Universal Norms in a Diverse World

There are, evidently, at least seven:

What’s more, the theory leads us to expect that, because there are many types of cooperation, there will be many types of morality. Kin selection explains why we feel a special duty of care for our families, and why we abhor incest. Mutualism explains why we form groups and coalitions (there is strength and safety in numbers), and hence why we value unity, solidarity, and loyalty. Social exchange explains why we trust others, reciprocate favors, feel guilt and gratitude, make amends, and forgive. And conflict resolution explains: why we engage in costly displays of prowess such as bravery and generosity; why we defer to our superiors; why we divide disputed resources fairly; and why we recognize prior possession.

And, as predicted by the theory, these seven moral rules – love your family, help your group, return favors, be brave, defer to authority, be fair, and respect others’ property – appear to be universal across cultures. My colleagues and I analyzed ethnographic accounts of ethics from 60 societies (comprising over 600,000 words from over 600 sources)2. We found that these seven cooperative behaviors were always considered morally good. We found examples of most of these morals in most societies. Crucially, there were no counter-examples – no societies in which any of these behaviors were considered morally bad. And we observed these morals with equal frequency across continents; they were not the exclusive preserve of ‘the West’ or any other region.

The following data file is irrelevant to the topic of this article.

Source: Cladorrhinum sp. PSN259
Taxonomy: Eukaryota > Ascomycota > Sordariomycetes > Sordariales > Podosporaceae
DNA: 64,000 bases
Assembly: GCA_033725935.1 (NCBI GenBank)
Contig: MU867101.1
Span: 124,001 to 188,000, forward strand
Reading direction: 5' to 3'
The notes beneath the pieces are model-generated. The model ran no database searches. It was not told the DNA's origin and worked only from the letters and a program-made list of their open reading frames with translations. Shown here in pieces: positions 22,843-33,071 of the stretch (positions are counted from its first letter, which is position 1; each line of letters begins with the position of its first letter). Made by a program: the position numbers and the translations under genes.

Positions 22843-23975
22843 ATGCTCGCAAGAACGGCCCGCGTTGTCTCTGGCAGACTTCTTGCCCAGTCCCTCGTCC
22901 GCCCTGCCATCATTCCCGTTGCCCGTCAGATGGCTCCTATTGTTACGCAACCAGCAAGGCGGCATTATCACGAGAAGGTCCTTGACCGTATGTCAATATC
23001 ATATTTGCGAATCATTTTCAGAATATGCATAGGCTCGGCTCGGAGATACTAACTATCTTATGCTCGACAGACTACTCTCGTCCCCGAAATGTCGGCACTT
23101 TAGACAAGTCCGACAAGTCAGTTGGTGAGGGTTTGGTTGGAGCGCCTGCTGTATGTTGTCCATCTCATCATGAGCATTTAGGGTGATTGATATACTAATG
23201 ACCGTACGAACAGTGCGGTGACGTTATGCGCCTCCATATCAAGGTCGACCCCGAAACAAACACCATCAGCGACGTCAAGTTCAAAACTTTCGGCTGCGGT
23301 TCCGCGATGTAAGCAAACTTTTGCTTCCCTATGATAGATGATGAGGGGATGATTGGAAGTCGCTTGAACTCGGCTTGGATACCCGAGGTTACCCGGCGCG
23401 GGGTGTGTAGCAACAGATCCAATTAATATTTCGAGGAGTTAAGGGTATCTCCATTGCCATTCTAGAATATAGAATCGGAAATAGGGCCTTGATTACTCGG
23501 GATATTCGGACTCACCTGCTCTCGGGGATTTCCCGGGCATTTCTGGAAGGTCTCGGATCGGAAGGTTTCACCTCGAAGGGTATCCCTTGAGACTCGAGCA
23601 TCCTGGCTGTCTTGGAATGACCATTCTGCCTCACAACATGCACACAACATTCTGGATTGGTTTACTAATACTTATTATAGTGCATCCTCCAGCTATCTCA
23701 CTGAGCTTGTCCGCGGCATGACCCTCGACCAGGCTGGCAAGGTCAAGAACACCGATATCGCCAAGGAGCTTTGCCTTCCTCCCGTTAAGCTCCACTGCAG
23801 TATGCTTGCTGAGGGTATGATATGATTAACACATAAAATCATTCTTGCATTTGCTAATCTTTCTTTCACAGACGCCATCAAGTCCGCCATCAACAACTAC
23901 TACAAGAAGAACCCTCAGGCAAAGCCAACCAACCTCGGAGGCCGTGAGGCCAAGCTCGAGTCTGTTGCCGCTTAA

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5 thoughts on “Universal Norms in a Diverse World

  1. I once read an essay arguing that one statement all or nearly all world religions agree on is the Golden Rule. The Abrahamic faiths all have it, maybe worded a little differently (“Do unto others as you would have done unto you” vs. “Do not do what is abhorrent to you to your neighbor”), but it’s the same thing.

    I’ve also known agnostic/atheist folks who ascribed to it, as well.

    I tend to consider it a pretty good rule.

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  2. Going back and looking at Leninism’s ideal society, at Stalinism’s, and Maoism’s, it seems like there is at least a little bit of tension between what they want and these universal norms.

    If the norms are, in fact, universal (or close enough to universal for jazz), then that’s pretty much why those systems all failed.

    Any political theory that does not take into account these norms (or wishes to work around them) will find itself failing in short order. Probably have to start punishing people who prefer the universal norms to whatever newfangled system is trying to be put in place.

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  3. This brings to mind Jonathan Haidt and Moral Foundation Theory. Now short of actually paying for access to an academic paper or two I find it difficult to compare their respective methods for identifying these foundational or universal moral principles, but I note that the lists differ quite a bit.

    I’m not sure what to make of that given that both groups seem to be using some similar methods to go after the same idea and they seem to share a common theoretical framework.

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